The committee and indeed the entire Senate have been concerned about the state of Nigerian prisons and we have started the process. We are in the third reading of the bill to reform the Nigerian prisons and those elements of the reform include making sure that whoever, unfortunately, goes to any prison in Nigeria should come out a better person - that is, he must be rehabilitated and trained so that he can be a better member of the Nigerian society.
The second element is that we have considered a number of motions in tandem with the Prisons Reform Bill about what to do with awaiting trial problems. It is the main problem of the Nigerian prisons because out of 50,000, which is the total population of the Nigerian prisons, about 36,000 of them are awaiting trial. When I visited Oko Prison, I saw a case of somebody a young man of 17 who was detained since 1997 on the orders of a military administrator then. The last time he was in court was 2004. There is no excuse for this kind of things. It is either you try him and convict him and let him be sentenced or somebody should have the courage of saying that he should not be there.
Nobody should be in the prisons forever without being convicted. So, the awaiting trial issue is of paramount importance to us and we have examined various problems ranging from difficulties on the long time it takes for police officers to complete their investigation and sometimes to do their transfer in the midst of the investigation. Therefore, they could not complete it and it takes a long time for the director of public prosecution in the state to provide the file.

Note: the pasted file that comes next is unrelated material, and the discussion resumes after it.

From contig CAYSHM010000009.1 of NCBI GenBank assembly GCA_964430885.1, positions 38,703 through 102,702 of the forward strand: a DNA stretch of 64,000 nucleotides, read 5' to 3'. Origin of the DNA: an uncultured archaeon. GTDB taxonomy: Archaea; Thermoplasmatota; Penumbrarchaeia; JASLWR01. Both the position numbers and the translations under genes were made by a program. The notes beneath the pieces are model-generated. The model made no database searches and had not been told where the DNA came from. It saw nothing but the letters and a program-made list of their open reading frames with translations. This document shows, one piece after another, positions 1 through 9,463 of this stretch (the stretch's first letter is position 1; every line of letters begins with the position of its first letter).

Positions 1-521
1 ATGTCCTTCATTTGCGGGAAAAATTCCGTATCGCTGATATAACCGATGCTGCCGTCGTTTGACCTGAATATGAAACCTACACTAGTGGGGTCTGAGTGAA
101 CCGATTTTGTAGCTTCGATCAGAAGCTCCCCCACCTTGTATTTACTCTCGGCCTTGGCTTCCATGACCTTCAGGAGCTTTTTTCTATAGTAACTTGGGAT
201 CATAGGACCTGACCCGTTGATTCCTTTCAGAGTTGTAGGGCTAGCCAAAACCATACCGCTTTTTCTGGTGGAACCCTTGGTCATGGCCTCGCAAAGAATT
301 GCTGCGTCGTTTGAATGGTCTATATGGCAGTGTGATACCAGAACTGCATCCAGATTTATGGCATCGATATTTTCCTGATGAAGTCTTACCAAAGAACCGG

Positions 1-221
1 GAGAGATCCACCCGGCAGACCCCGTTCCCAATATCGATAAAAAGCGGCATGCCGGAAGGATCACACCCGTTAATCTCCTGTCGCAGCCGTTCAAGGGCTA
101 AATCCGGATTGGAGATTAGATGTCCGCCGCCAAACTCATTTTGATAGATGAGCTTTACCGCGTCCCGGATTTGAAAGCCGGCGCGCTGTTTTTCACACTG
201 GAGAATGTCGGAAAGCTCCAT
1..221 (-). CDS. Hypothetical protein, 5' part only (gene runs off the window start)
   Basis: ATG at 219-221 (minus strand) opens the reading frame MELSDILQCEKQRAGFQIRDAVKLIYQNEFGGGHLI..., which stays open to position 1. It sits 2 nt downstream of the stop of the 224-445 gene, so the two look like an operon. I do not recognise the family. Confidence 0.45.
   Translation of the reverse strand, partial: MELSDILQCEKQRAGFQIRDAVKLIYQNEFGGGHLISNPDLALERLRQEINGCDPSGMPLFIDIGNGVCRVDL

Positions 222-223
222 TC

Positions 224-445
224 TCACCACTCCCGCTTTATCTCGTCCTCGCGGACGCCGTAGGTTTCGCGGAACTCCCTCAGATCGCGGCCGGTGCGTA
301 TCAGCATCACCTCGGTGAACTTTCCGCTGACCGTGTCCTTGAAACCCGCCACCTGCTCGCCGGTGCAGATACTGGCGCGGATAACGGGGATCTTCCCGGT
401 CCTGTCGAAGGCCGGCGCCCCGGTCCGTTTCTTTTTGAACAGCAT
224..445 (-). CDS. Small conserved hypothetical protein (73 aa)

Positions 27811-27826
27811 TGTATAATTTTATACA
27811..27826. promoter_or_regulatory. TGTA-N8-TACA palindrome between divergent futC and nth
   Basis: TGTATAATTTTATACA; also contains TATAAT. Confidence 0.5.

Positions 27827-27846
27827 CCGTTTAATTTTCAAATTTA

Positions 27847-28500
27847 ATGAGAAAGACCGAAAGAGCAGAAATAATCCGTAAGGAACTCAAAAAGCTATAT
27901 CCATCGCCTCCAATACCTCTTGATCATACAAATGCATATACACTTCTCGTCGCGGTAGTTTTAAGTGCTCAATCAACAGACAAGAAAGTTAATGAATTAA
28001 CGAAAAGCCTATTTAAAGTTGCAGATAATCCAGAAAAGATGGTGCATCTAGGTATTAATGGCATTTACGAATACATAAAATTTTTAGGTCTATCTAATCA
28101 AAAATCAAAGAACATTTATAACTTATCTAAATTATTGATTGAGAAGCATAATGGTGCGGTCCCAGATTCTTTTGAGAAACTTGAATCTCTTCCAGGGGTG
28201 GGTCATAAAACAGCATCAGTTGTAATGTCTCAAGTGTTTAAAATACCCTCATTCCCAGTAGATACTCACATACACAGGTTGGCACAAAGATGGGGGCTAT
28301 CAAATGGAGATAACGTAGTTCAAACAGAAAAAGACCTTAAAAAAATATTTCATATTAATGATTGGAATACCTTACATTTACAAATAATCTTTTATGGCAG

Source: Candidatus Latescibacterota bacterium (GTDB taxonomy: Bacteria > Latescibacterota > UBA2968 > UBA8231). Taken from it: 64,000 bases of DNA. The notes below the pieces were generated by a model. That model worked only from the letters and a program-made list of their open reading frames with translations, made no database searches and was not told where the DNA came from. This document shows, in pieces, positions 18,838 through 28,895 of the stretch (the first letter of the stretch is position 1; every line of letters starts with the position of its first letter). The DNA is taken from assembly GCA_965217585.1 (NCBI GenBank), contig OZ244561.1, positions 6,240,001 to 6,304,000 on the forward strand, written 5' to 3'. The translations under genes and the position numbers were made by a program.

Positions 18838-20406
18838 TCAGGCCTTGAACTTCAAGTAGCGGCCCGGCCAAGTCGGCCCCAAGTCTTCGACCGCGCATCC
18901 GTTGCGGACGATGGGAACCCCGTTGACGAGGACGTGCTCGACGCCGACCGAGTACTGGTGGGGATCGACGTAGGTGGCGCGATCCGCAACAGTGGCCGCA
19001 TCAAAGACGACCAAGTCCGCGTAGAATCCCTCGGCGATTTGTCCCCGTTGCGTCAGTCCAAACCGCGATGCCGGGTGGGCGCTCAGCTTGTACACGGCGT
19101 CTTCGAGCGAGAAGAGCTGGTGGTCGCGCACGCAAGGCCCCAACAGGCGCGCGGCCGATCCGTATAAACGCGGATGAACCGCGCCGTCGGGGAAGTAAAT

Another element is the infrastructural constraint that the Nigerian prisons face. Sometimes, they don’t have vehicles; you could see somebody who missed a court date because that same morning that he was expected to honour the date, the vehicles of the prison authority broke down or they may even have many people going to different courts at the same time and the vehicles are not enough to convey them all. The security of the Nigerian prisons is another issue which relate to their age. The senate is looking into all these with a view to enhancing funding of the prisons.
Virtually, everybody wrote off the PDP during last year’s general election. How was the party eventually able to pull it off?